Mackenzie, John (1806-1848) (DNB00)

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MACKENZIE, JOHN (1806–1848), Gaelic scholar, was born on 17 July 1806 in the parish of Gairloch, Ross-shire. His father, Alexander Mackenzie, held some lands on the north side of Lochewe, and claimed kinship with the lairds of Gairloch. The family had been in comfortable circumstances, but misfortune had overtaken it. Mackenzie left the parish school of Gairloch at an early age, and was apprenticed to an itinerant carpenter and joiner of the district. During his wanderings Mackenzie began to write down the popular songs and airs which he heard sung. An accident met with while at work compelled him to return to Gairloch, and there he collected the poems of William Ross [q. v.], which were then only preserved orally. The volume was published in Inverness in 1830, and contained a prefatory memoir by Mackenzie. With a view to publishing other of the poems which he had collected, he went to Glasgow in 1833, and he published a second edition of Ross's poems there in 1834. In 1836 he was appointed a book-keeper in the Glasgow University printing-office, and sold his collection of Gaelic poetry to a publisher. The book appeared in 1841, under the title of 'The Beauties of Gaelic Poetry,' and it occupies a position in Gaelic literature second only to the collections that have been made of Ossian. It contained biographies in English of thirty-six of the better-known authors, and an introduction, also in English, on the history and poetry of the Celts, contributed by James Logan [q. v.], author of 'The Scottish Gael.' Mackenzie afterwards prepared a Gaelic history of Prince Charles, and edited a collection of Gaelic Jacobite songs, both volumes appearing in 1844. Entering the service of Messrs. Maclachlan & Stewart, an Edinburgh firm of publishers, he translated several theological works (infra) into Gaelic, edited the last edition of Duncan MacIntyre's [q. v.] poems, compiled the English-Gaelic part of MacAlpine's 'Gaelic Dictionary,' and assisted with the editing of the Gaelic magazine 'Cuaitear nan Gleann.' In 1847 he issued a prospectus of an enlarged edition of 'The Beauties of Gaelic Poetry,' but died at Poolewe on 19 Aug. 1848, before the project was carried out. His materials seem to have disappeared. A monument was erected by public subscription over his grave in 1878 (cf. Celtic Mag. 1877).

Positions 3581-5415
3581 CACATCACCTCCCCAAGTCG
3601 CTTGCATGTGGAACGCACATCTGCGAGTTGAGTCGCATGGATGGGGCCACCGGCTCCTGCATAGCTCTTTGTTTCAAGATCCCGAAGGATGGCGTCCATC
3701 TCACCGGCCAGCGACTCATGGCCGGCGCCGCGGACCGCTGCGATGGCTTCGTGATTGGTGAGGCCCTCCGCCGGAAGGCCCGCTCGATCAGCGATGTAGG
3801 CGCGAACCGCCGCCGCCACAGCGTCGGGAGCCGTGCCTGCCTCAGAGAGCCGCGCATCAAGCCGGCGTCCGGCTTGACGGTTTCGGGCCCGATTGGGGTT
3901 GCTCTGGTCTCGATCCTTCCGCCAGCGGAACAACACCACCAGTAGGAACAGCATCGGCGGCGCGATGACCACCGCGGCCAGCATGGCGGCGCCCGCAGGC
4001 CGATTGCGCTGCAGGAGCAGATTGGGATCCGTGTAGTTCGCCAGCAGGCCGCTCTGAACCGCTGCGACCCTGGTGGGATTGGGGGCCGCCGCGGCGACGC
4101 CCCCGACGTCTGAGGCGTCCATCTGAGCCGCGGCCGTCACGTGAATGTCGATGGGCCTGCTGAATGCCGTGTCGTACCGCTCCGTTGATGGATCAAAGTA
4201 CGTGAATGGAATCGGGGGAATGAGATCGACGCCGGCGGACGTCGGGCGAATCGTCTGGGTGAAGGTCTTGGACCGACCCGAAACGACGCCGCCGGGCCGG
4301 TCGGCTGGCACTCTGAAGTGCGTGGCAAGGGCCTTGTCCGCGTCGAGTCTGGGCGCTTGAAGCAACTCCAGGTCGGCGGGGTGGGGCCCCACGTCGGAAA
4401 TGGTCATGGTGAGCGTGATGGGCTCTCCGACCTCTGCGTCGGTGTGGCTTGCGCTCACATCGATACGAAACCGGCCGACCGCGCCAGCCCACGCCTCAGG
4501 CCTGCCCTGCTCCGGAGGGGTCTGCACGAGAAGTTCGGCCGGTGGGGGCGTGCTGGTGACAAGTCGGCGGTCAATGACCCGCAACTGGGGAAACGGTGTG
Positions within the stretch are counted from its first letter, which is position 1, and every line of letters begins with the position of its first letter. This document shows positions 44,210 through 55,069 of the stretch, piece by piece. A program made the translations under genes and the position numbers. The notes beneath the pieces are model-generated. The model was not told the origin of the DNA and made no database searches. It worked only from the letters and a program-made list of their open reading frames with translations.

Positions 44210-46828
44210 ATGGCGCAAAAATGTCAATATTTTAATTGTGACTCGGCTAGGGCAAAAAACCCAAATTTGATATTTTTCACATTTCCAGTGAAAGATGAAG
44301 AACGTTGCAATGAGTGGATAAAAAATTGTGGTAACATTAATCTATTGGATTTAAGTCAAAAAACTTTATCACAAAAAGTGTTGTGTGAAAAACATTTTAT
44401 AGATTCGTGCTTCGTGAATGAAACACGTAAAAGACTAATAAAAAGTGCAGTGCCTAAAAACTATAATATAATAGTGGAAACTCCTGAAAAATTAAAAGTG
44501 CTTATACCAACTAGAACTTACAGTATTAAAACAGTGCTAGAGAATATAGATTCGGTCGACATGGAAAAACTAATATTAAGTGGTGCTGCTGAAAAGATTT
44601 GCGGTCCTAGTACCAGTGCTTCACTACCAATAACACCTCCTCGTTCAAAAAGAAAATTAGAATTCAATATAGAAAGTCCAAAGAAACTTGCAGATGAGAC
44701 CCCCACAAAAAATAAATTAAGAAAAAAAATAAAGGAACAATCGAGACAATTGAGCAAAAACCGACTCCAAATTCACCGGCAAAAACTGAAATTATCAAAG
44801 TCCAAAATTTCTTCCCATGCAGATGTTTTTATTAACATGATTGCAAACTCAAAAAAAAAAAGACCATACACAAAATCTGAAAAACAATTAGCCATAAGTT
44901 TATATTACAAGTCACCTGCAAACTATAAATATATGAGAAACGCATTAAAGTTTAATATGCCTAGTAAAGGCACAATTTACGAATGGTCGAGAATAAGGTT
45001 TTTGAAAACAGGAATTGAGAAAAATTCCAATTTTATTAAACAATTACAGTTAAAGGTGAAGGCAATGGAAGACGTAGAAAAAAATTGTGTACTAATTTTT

Mackenzie's original work is insignificant, and he included only one song of his own in the 'Cuaitear.' He translated or edited about thirty different Gaelic works, including, besides those mentioned, Baxter's 'Call to the Unconverted,' Bunyan's 'Pilgrim's Progress,' 'World to Come,' &c, Dyer's 'Christ's Famous Titles,' and Dr. Guthrie's 'Christian's Great Interest.' Mackenzie's English-Gaelic part of MacAlpine's 'Dictionary' is published separately.

[An account of Mackenzie, written from information supplied by his brother, appeared in the Celtic Mag. vol. ii.]

J. R. M.